CRISPR Tackles Sickle Cell Disease

, the technology first developed by Jennifer Doudna and colleagues at the University of California – Berkeley, is taking on the job of curing hereditary diseases here in the third decade of the 21st century. This is an exciting medical development that has profound implications for some of the most challenging genetic-caused conditions whether in humans or other species.

today is being tested in clinical trials to treat Type-1 Mellitus, Glycogen Storage Disease, Duchenne Muscular Dystrophy, Myotonic Dystrophy, Cystic Fibrosis, and a number of refractory cancers including blood disorders and carcinomas. Add to this sickle cell anemia.

What do we know about this disease?

Today it is the most commonly inherited blood disease in the United States affecting mostly African Americans. About one in 12 carries the genetic trait, a mutation of the hemoglobin-Beta gene located on chromosome 11. That mutation causes red blood cells to deform from being circular to sickle-shaped. This makes the blood cells stiff and sticky causing clotting, organ and tissue damage. When the immune system encounters sickle-shaped blood cells they are destroyed. Hence those suffering from the genetic defect become anemic and suffer chest pains, strokes, and damage to the spleen, kidneys, and liver. They are highly vulnerable to bacterial infections.

The inherited genetic defect can be passed from parent to child. If both parents have the defect, their baby has a one in four chance of being born with the disease. If only one parent has the defect, the baby has a one in two chance of inheriting the trait and passing it along to their future children.

Using to repair the mutation seems like a natural for the technology. And now the U.S. Food and Drug Administration has approved a clinical trial using the tool for that purpose. The planned trial is to last four years and is being led by physicians from the University of California – San Franciscio (UCSF) and University of California – Los Angeles (UCLA). The first site is the Benioff Children’s Hospital in Oakland. The Los Angeles site is the Broad Stem Cell Research Center associated with UCLA. Six adults, and three adolescents with severe sickle cell disease are the initial enrollees for the trial which will use to snip out the defective beta-globin gene in these patients and replace them with a repaired version. If successful it will produce a cure and become a preventative so that no one need experience the irreversible complications that impact sickle cell anemia sufferers.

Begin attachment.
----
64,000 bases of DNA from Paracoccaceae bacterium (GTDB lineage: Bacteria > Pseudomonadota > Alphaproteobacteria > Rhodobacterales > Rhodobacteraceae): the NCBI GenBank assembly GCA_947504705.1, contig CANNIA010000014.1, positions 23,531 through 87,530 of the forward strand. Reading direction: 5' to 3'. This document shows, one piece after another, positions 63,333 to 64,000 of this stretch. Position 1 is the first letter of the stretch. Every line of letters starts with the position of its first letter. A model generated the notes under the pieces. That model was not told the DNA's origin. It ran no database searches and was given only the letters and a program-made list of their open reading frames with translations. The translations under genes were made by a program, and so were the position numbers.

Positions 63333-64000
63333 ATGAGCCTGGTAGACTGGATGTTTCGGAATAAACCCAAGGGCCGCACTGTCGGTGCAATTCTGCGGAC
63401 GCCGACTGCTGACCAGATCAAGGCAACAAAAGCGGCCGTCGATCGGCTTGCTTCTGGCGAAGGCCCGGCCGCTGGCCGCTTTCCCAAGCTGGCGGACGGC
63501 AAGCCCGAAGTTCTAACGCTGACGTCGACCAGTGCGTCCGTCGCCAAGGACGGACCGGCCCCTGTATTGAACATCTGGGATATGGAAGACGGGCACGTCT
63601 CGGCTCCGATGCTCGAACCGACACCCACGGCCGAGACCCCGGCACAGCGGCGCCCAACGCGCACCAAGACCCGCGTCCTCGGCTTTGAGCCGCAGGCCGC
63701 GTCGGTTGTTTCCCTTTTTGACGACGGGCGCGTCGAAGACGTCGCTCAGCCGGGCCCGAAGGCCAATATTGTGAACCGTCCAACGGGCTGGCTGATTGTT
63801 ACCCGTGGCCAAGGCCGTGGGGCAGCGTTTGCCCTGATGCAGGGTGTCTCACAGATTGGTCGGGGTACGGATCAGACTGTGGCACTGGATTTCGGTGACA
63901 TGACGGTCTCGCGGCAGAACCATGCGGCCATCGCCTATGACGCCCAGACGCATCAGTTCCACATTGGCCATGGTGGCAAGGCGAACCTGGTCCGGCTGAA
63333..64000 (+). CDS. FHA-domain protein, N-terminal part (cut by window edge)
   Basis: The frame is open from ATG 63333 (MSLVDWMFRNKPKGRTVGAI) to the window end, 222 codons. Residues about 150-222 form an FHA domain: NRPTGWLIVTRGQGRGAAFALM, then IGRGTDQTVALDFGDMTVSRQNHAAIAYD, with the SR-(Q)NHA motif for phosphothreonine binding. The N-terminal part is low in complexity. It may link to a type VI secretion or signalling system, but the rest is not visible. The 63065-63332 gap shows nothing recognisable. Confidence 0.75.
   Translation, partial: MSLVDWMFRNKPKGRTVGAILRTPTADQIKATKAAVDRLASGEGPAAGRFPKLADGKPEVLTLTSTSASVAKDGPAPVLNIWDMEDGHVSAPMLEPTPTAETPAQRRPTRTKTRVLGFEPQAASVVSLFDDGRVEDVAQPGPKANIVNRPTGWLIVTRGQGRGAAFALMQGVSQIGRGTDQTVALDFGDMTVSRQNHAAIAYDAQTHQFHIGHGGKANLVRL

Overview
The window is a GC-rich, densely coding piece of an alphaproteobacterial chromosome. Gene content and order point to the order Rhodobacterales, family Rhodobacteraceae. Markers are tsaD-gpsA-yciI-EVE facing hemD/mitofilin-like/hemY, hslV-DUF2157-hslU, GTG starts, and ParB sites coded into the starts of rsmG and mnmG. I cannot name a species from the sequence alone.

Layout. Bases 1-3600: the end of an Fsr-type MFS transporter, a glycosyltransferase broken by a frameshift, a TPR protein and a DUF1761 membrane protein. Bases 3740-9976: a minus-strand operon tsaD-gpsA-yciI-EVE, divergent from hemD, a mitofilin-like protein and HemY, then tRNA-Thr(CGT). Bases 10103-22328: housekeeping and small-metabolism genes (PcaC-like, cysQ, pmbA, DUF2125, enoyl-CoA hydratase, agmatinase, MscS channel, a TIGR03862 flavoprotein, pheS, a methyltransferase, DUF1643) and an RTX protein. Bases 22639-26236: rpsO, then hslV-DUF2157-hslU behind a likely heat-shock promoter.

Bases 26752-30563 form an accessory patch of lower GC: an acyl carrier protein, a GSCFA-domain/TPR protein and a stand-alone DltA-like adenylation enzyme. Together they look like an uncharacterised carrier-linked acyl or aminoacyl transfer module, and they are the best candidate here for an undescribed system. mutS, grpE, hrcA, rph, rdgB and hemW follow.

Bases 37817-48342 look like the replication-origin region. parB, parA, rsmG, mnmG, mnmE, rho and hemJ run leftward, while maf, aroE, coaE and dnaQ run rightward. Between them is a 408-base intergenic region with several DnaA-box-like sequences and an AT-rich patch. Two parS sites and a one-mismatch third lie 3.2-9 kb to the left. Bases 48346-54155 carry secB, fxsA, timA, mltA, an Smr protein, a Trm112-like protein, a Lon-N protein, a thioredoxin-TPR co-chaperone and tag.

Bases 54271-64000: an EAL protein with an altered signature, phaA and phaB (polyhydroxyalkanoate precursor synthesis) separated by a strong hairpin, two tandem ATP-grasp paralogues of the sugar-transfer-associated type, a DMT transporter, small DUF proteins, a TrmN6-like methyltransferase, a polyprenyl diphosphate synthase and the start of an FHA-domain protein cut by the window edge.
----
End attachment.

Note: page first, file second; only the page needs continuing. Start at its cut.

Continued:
The trial will use each of the participants’ own hematopoietic stem cells harvested from bone marrow. These will be removed and then gene-edited and cultured. The remaining bone marrow of each participant will then be destroyed using chemotherapy. The gene-edited cells will then be reinfused into the bone marrow where they will multiply. The trial will mark its success if the genome-edited stem cells correct the mutation enough to impact the red blood cell population. A correction in 20% of the bone marrow should be sufficient to knock out the participants’ sickle cells.

In future, the hope is to create a technique for correcting the sickle cell mutation without removing the stem cells or destroying bone marrow because this would shorten the amount of time the participants are immune-compromised and subject to the potential complications that come with the use of strong chemotherapy drugs. This could be accomplished using a nanoparticle delivery of the enzyme directly to the stem cells.

If the current four-year trial is successful it will open the door to treating all types of blood disorders using a similar modality. And ultimately if the treatment can be delivered directly to stem cells within the body, it will be revolutionary.

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